What Is An Oasis?
An oasis is an unexpected water source located in the desert. This water provides the much-needed relief in the middle of the desert and allows for the growth of vegetation. This isolated vegetation is often how an oasis is identified. Animals often find shelter in an oasis as well, feeding on the surrounding plants and drinking the water supply. If the oasis is large enough, human settlements may also crop up nearby.
Around the world, the Sahara Desert is home to some of the largest underground water supplies. Estimates suggest there are as many as 90 oases located there. However, the Sahara is so large that traveling between oases sites can often take days, or even weeks. Historically, this has caused oases to become important stops along trade and transportation routes. Oases provide a place to fill up on food and water supplies. Because of this importance, many political, economic, and military forces have tried to control the flow of goods and people into and out of oases. This control gives these groups power over the trade that comes into the area.
How Is An Oasis Formed?
Oases are created when underground aquifers or rivers reach the surface of land. This can occur by natural pressure or by man-made wells. Scientists have also identified some thunderstorms as both the cause and source of some oases. Thunderstorms brings heavy rain water that becomes trapped in the air pockets of a layer of impermeable rock, or the water collects in volcanic and subsurface faults and dikes.
How do plants begin growing in the middle of the desert? This is where migratory birds play a critical role. Migrating birds are attracted to the water source as they make their way across the desert. While gathered at the site, the birds excrete seeds that they have consumed along the migration route. The stable water source allows these seeds to germinate, take root, and grow. Over time, these plants produce more seeds and the vegetation continues to multiply - within the confines of the water source.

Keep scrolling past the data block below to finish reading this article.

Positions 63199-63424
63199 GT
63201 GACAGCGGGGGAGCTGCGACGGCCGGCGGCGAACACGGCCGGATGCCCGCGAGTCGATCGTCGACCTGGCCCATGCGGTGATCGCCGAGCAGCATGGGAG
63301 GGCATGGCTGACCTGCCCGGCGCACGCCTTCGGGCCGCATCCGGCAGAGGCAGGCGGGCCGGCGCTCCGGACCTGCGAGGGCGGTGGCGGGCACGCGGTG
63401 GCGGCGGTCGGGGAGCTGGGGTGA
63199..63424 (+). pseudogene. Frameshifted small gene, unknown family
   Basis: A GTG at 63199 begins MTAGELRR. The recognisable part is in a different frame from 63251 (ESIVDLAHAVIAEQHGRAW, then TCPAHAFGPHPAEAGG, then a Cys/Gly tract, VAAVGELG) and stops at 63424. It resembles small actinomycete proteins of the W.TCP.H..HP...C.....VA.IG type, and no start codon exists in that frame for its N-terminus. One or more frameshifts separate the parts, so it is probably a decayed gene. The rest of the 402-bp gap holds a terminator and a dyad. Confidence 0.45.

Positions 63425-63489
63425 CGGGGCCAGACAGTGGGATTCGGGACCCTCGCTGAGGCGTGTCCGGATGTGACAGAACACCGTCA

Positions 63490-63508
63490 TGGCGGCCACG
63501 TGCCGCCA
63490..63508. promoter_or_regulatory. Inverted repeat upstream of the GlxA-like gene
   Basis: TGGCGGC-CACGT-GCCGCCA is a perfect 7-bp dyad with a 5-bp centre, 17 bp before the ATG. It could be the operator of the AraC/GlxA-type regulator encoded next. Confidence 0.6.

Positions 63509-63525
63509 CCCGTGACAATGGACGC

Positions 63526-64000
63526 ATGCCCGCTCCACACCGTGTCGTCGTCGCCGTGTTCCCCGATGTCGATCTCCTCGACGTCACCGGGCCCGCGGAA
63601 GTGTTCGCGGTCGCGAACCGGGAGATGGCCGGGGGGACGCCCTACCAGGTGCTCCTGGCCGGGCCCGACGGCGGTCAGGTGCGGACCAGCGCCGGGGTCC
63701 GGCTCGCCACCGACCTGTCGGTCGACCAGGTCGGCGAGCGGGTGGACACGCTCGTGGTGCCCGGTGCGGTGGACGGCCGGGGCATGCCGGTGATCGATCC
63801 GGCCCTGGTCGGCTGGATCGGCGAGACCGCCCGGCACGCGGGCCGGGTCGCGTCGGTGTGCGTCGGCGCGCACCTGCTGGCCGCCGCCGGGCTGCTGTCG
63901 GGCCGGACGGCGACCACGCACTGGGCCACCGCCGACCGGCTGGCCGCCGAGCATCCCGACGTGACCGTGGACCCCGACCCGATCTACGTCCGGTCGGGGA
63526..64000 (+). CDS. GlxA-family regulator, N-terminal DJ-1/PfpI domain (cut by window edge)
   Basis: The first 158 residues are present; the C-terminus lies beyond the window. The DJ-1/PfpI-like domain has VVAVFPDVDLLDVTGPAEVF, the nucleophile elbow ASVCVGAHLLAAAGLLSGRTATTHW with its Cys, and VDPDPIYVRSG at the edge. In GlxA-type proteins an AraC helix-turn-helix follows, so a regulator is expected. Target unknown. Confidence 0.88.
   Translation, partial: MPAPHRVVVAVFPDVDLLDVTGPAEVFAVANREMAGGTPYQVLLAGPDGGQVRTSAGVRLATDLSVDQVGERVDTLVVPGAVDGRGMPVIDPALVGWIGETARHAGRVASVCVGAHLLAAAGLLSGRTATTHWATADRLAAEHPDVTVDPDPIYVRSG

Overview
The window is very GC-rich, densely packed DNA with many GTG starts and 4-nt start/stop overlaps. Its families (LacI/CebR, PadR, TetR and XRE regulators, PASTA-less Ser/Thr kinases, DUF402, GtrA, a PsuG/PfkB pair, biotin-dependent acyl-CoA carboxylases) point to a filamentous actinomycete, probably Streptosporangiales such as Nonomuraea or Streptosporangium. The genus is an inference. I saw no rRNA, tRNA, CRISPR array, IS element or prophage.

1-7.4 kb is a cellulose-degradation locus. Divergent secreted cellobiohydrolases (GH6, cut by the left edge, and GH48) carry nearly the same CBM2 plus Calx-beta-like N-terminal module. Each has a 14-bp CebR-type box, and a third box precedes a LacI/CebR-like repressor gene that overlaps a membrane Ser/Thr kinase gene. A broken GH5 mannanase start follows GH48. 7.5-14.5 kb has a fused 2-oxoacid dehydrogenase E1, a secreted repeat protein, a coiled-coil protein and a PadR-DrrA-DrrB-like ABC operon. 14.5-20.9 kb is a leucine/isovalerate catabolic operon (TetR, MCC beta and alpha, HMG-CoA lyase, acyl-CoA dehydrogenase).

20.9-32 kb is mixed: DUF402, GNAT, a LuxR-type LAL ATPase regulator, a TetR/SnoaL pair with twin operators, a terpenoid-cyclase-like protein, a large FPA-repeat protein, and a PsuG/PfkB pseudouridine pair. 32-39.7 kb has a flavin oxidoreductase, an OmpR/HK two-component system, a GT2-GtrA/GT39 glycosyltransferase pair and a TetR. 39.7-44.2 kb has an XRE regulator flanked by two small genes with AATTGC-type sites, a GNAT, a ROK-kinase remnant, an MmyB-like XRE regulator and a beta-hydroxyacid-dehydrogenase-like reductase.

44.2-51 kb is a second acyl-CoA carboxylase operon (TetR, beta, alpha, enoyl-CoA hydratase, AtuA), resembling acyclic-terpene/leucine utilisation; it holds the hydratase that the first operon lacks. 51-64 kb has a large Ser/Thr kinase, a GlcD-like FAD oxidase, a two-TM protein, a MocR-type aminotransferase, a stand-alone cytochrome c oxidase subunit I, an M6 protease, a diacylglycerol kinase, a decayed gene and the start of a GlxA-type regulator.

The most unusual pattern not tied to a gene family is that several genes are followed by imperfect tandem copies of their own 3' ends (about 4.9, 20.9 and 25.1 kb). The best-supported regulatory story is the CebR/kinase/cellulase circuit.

Humans And Oases
Because oases provide a fertile area in the middle of an otherwise infertile ground, humans have been attracted to these sites for hundreds of years. Once a settlement springs up at an oasis site, the people living there must carefully control water use. This is usually done via wells and irrigation systems. By irrigating the land, inhabitants are able to produce and harvest several crops, including cotton, olives, figs, dates, corn, wheat, citrus fruit, and apricots. Where agriculture is concerned, date palm trees are particularly helpful. This is because the date palms grow higher than other plants, forming an upper layer that provides shade for the plants below. This shade keeps the sun from burning other crop plants and helps prevent the scarce water from evaporating quickly.
Environmental Threats To Oases
One of the biggest threats to the oasis environment is actually its location. Desert sands blowing into the oasis water supply both pollutes the available water and fills the source. Too much sand around the crops can also reduce necessary nutrients in the soil, thereby reducing the harvest. Additionally, overuse of water for irrigation purposes threatens the supply by reducing the water available for other uses. Date palm trees, previously mentioned, also help to prevent sand pollution. The community often plants these trees around the outer edges of the oasis to block the strong, sand-carrying winds.
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